Social Eating in Ramadan: Pros and Cons

THE English and Korean may have been campaigning against loneliness, depression and unhappiness which have been too prevalent among them. Americans also complain about not eating together as often as they used to (read this).

Here in Indonesia, we have our best cure to the aforementioned global pandemics: having meals together on every occasion. Yes, indeed eating together has been proven as an effective method to get rid of a sense of being all alone and forlorn.

As Wikipedia says, social eating tradition has its root back in the Ancient Greek age. People cooked and enjoyed foods and drinks to join a commemoration of a special moment or day.

In Ramadan (the fasting month in Islamic calendar), social eating in iftar time has been also a norm. Even those who are not muslims join dinner and chat together as it is a perfect time to interact over good foods. That shows just how much people can mingle with each other irrespective of their faiths, races, tehnic groups, and other differences.

But things are not as ideal when we see it in reality. That includes the case of social eating. Here is why.

Pros

Social eating is certainly good when it comes to restrengthening social connections. Science proves it (read here). Conversations among individuals at dining tables can alleviate someone’s chronic stress. Talking about recent experience or life events is even more relieving with friends face-to-face, instead of telling them via chat applications or social media.

Maintaining social ties over foods at dining table also lowers down the risk of Alzheimer’s disease. Being in the middle of family members, friends and neighbors can be intimidating for some introverted folks but it turns out that it helps people slow down the brain aging process as well.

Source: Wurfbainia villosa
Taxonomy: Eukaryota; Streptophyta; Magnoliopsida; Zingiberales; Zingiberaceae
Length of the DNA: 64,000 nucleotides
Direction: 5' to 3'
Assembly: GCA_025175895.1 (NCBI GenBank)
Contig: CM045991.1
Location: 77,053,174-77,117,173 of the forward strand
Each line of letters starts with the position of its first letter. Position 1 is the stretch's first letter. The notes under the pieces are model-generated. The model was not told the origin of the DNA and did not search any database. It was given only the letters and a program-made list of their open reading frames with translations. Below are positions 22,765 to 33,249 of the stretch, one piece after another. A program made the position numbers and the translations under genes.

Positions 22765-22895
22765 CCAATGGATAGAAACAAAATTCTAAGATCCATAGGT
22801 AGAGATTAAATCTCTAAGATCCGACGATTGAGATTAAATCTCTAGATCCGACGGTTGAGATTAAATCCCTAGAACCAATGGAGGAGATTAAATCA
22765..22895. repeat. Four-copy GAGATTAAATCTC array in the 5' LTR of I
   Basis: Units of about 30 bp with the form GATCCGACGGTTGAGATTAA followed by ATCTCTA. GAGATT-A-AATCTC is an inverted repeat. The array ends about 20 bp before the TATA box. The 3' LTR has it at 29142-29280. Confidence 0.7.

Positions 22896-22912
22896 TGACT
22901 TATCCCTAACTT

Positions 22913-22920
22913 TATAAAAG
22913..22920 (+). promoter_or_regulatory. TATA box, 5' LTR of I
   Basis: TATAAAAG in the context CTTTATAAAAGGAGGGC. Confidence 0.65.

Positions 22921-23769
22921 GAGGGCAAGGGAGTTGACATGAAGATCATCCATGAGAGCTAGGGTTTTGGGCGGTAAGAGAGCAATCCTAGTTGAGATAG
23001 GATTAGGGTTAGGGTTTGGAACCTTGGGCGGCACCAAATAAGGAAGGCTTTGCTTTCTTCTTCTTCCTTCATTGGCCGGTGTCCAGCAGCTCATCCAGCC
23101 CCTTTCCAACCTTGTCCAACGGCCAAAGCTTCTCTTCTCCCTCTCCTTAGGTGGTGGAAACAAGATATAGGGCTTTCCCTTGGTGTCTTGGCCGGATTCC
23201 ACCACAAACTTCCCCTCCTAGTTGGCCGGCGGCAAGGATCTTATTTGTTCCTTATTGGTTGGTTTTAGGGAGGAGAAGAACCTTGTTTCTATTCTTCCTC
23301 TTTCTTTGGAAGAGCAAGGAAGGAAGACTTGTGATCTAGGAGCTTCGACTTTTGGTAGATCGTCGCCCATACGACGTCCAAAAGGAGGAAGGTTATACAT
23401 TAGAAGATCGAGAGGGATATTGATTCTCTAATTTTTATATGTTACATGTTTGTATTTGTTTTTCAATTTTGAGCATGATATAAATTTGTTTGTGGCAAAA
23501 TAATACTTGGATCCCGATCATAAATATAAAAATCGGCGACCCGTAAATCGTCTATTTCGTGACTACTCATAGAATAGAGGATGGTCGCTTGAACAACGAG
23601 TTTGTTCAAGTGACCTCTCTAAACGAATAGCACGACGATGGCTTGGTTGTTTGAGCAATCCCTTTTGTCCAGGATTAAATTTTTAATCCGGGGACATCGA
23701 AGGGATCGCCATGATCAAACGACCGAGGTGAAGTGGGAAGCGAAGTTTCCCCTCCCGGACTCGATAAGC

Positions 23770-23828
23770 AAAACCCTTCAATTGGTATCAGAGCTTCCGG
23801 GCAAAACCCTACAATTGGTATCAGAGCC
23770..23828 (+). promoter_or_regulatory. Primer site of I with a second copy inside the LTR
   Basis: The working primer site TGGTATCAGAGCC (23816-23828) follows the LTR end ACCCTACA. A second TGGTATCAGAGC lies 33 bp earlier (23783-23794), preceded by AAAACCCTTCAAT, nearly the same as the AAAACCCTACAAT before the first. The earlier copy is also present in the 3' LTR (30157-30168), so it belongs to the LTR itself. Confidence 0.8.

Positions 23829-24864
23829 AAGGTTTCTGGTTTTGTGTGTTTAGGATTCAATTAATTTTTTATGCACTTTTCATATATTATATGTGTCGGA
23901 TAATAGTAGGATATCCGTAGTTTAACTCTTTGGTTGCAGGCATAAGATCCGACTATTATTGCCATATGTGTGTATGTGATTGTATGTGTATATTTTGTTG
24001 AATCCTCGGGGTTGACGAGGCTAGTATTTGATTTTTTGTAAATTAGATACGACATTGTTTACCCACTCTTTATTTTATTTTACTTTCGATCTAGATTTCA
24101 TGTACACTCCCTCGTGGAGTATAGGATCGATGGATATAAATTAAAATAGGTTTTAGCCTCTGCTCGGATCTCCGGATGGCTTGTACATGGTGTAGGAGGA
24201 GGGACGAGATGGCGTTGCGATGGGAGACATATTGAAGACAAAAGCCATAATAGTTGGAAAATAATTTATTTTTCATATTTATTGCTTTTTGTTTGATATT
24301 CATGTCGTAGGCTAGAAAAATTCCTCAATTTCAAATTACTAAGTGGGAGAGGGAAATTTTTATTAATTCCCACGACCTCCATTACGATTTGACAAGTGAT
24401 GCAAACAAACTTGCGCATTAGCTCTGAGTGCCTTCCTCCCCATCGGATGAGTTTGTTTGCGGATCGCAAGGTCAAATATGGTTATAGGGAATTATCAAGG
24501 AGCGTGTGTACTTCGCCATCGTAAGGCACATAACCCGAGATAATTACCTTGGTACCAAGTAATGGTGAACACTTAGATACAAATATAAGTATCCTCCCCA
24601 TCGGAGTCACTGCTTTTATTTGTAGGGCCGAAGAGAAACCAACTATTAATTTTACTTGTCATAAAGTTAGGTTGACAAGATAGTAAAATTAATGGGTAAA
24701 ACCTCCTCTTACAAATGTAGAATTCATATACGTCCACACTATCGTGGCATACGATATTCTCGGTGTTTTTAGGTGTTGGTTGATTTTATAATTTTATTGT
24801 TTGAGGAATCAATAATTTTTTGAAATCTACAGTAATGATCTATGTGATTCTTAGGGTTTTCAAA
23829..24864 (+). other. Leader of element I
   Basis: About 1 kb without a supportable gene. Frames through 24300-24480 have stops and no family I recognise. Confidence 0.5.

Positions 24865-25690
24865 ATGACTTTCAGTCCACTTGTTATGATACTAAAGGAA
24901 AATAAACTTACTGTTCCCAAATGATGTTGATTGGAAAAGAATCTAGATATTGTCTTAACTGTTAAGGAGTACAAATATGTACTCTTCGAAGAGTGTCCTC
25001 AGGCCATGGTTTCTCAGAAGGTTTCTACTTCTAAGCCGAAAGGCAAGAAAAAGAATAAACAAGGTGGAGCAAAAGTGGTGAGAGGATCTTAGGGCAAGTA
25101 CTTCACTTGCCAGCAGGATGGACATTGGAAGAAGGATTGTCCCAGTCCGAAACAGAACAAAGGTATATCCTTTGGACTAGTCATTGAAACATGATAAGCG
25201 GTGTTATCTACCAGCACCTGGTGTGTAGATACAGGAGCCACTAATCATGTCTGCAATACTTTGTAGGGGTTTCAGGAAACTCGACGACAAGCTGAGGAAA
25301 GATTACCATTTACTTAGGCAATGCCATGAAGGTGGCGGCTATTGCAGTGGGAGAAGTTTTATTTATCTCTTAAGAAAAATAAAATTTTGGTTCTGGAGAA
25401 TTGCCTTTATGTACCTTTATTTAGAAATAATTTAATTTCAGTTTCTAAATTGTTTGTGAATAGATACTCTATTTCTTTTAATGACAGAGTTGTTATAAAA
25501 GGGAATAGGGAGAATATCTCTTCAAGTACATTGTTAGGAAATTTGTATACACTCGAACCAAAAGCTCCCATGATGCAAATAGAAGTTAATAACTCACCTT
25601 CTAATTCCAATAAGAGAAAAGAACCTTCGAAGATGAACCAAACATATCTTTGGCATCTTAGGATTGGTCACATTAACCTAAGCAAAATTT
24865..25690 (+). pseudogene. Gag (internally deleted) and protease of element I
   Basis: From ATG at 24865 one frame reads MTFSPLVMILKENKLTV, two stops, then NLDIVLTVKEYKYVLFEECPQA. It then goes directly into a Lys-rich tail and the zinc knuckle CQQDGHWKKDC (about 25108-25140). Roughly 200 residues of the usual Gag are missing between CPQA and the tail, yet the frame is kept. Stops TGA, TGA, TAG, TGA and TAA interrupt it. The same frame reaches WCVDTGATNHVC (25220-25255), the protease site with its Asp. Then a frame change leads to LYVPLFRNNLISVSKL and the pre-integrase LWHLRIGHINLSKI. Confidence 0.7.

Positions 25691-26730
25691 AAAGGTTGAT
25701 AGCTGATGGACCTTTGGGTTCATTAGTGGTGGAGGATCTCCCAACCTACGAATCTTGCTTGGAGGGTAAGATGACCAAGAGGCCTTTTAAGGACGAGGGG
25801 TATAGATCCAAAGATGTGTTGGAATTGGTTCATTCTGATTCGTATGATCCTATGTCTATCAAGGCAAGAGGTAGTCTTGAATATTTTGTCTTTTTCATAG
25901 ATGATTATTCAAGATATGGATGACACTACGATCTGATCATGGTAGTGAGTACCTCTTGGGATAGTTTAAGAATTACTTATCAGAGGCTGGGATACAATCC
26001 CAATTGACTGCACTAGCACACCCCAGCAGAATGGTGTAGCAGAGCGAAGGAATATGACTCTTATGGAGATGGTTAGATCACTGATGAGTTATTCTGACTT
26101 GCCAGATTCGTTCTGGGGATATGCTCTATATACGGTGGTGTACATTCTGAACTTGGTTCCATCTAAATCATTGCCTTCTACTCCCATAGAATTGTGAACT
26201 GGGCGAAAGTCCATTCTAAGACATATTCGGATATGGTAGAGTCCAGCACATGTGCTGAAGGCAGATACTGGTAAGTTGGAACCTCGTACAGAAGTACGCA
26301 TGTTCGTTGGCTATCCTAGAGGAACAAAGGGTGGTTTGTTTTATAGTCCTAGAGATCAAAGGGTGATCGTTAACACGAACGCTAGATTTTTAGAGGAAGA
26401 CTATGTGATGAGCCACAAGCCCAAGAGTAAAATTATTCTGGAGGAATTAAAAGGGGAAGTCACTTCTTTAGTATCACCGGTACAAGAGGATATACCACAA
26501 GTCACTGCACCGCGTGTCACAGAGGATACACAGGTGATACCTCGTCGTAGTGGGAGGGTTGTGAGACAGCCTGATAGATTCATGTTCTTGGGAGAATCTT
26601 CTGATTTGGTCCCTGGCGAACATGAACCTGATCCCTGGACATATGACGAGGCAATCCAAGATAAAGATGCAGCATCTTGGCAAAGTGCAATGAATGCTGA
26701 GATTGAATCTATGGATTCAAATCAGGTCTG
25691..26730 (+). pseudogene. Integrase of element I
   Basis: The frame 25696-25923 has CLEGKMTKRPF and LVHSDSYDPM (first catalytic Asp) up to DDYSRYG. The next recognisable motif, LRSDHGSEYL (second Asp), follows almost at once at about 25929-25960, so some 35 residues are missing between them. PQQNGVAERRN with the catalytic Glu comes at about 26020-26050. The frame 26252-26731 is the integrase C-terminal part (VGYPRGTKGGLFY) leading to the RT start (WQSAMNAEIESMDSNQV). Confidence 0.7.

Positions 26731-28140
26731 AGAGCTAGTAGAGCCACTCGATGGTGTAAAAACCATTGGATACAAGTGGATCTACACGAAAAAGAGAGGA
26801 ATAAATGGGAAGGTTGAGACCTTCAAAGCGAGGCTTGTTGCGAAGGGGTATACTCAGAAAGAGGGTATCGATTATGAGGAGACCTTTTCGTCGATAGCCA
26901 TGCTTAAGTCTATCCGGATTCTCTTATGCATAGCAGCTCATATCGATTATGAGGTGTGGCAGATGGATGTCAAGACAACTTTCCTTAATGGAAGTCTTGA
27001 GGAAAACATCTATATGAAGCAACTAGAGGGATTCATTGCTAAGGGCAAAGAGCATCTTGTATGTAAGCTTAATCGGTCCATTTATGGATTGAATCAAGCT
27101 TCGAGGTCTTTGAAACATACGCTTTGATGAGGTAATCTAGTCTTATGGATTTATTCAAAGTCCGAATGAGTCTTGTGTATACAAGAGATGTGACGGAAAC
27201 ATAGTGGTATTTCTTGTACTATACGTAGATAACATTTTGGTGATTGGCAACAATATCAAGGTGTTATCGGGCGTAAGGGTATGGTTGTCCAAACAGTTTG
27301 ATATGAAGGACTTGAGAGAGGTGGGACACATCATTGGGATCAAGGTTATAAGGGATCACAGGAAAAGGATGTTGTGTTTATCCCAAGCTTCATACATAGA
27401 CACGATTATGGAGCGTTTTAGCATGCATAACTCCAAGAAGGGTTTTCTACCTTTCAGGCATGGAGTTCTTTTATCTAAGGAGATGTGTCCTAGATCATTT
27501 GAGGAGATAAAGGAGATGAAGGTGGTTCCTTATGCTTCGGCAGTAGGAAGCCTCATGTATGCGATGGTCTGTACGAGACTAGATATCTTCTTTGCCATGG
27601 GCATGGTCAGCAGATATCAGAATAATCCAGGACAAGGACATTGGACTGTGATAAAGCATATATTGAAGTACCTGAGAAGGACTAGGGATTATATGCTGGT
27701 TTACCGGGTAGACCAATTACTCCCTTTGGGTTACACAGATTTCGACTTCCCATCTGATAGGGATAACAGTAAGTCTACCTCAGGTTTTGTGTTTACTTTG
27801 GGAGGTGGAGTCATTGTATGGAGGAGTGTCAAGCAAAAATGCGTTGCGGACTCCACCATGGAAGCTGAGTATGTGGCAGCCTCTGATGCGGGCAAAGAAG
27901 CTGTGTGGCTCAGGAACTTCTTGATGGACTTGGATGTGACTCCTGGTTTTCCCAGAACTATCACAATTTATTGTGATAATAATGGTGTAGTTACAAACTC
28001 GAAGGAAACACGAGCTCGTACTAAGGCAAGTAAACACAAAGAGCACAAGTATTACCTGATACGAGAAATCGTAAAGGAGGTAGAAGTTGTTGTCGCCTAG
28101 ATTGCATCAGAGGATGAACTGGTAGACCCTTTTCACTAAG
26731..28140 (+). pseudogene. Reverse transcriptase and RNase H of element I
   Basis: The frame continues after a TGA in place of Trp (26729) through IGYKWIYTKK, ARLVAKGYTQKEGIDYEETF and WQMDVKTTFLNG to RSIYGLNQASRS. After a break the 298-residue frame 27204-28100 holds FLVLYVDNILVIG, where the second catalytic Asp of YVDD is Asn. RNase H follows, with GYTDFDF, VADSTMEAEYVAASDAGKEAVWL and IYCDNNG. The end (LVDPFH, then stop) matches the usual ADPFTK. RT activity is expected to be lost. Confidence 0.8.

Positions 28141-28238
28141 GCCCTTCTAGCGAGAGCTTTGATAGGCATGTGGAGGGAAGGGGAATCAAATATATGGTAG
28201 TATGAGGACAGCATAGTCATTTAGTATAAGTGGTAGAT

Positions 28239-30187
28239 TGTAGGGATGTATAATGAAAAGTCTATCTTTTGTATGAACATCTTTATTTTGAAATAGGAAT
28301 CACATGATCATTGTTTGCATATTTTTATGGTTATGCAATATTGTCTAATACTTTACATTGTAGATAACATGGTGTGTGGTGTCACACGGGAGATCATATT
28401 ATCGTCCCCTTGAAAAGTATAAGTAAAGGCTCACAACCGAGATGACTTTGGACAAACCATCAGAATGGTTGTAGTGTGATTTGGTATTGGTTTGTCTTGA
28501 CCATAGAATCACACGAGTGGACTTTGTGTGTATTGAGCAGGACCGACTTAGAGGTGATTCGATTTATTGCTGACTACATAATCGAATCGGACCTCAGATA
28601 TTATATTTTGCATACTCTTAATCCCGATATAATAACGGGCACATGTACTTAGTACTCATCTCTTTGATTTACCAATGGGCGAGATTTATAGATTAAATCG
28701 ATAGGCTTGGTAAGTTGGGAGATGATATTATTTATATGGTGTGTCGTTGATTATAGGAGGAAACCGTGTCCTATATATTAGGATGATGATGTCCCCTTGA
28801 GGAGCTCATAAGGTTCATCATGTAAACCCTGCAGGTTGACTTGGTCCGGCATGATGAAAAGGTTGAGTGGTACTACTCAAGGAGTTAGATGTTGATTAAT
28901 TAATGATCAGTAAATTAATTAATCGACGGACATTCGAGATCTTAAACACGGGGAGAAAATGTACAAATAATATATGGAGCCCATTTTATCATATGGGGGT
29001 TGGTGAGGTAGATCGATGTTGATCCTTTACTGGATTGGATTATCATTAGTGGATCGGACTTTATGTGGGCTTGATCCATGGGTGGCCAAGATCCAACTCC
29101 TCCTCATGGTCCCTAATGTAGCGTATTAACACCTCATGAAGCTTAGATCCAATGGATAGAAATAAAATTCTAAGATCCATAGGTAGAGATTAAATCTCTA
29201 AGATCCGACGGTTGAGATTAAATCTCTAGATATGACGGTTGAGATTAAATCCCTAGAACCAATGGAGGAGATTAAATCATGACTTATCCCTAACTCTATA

Cons

We all have been familiar with the bright sides of social eating. So how about the dark, undiscussed side of it?

As pointed out here, social eating can be bad as it potentially unleashes most people’s unhealthy eating habits. People are encouraged to swallow more foods and drinks which later causes overeating. I have seen a coworker who was taken to a nearby hospital days after Idul Fitri just because he lost himself during the festivity season. He ate almost everything he saw on the table.

Overeating also means people tend to consume more and more calories, leading to accumulation of body fats. This is ironic because you have meal together after you refrain yourself from eating anything for 13-14 hours in daylight in Ramadan. In Idul Fitri, the tendency of overeating is even higher. Suddenly you can eat anytime you want again and that is not an opportunity to get wasted so people binge-eating and find themselves clogged inside after eating like the greedies pig ever born.

Science also proves that social influences on eating are powerful. Eating together can affect someone’s body weight. So if you have a weight-related health conditions, eating together very often especially with people who are more ‘promiscuous’ will definitely bring you more issues than benefits.

What to heed

Now, what should be paid attention to when you want to eat together without having to endure its negative effects? Remaining mindful throughout social eating rituals is needed so that you won’t get yourself stuffed with junk foods or overload the intestines with foods in enormous portions.

When you are mindful, chances are you will eat more controllably. You are aware of making choices, which food to pick and to avoid. And of course, trying to limit that comfort food as least as possible because you know once you chew it, you cannot stop.

On that note, also never forget the essence of social eating, i.e. uniting. Some people are trapped in making more enemies than refreshing their stale friendships or relationships here. They bully each other, show off their latest posessions, which is at the end totally against the aim of social eating itself.

And what matters most is that you know that social eating should not get in the way of observing your religious responsibilities (read: your essential daily rituals). For muslims especially, what is the point of eating out at malls if you miss your maghrib prayer? (*/)